A scientist discovers deleted Corona virus data from China


Thirteen genetic sequences – isolated from people infected with COVID-19 in the early days of the epidemic in China – were mysteriously deleted from an online database last year but have now been recovered.

Jesse Bloom, a computational biologist and specialist in viral evolution at the Fred Hutchinson Cancer Research Center, found that the sequences were removed from an online database at the request of scientists in Wuhan, China. But with some internet spying, he was able to recover copies of the data stored on Google Cloud.

Sequences do not fundamentally change scientists’ understanding of The origins of COVID-19 – Including the perilous question of whether the coronavirus spread naturally from animals to humans or escaped in a lab accident. But its deletion adds to concerns that secrecy from the Chinese government has hampered international efforts to understand how COVID-19 emerged.

Bloom’s results were published in prepress paper, has not yet been reviewed by other scholars, released Tuesday. “I think he definitely agrees with trying to hide sequences,” he told BuzzFeed News.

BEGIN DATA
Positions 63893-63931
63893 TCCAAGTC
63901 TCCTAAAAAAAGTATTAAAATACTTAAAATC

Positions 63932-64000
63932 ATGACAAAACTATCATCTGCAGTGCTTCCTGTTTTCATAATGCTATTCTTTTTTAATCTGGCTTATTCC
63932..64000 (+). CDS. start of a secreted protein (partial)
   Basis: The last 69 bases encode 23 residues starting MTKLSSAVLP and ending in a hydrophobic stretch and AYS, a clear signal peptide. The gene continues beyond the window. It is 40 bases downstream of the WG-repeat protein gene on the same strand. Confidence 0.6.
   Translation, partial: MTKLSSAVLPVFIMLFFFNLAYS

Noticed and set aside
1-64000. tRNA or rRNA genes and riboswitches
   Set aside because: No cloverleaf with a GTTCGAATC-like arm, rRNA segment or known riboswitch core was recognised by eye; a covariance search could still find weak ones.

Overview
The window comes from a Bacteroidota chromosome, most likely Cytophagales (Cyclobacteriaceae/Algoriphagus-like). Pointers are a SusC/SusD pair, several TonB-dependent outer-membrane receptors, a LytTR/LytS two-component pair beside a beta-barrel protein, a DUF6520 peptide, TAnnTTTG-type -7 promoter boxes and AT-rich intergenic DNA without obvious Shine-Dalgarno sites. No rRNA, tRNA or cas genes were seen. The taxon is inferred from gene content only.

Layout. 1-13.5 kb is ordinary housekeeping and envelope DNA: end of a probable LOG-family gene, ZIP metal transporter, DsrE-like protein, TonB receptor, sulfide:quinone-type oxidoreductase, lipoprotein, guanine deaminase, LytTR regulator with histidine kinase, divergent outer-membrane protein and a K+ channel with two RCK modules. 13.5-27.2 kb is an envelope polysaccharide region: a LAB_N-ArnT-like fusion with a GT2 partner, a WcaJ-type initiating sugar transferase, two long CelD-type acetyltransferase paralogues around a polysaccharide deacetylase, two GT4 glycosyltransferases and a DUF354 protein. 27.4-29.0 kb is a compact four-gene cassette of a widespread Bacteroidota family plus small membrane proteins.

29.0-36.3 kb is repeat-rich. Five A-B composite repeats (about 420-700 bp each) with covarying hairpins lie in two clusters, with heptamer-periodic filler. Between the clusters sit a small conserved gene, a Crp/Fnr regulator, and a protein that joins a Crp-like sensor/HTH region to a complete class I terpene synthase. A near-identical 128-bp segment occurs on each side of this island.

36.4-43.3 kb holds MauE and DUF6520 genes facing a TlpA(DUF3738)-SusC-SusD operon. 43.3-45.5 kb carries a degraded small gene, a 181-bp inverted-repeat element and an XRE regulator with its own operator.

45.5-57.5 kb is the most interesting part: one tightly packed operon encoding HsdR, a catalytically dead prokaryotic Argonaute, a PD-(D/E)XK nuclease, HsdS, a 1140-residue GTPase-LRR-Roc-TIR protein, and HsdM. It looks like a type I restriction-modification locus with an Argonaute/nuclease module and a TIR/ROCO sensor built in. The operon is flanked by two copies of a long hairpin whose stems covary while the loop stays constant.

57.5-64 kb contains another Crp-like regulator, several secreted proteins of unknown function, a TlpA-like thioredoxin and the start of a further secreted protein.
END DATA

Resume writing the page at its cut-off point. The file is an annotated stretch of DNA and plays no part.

Bloom learned about deleted data after reading paper From a team led by Carlos Farcas at the University of Manitoba in Canada on some of the oldest genetic sequences of SARS-CoV-2. Farkas’ paper described sequences taken from hospital outpatient clinics in a project by researchers in Wuhan who were developing diagnostic tests for the virus. But when Bloom tried to download sequences from a file Archive reading sequence, an online database operated by the US National Institutes of Health, has been given error messages showing that it has been removed.

Bloom realized that copies of SRA data were also kept on servers operated by Google, and was able to solve the puzzle of URLs where the missing sequences could be found in the cloud. In this way, he recovered 13 genetic sequences that may help answer questions about how the coronavirus evolved and where it came from.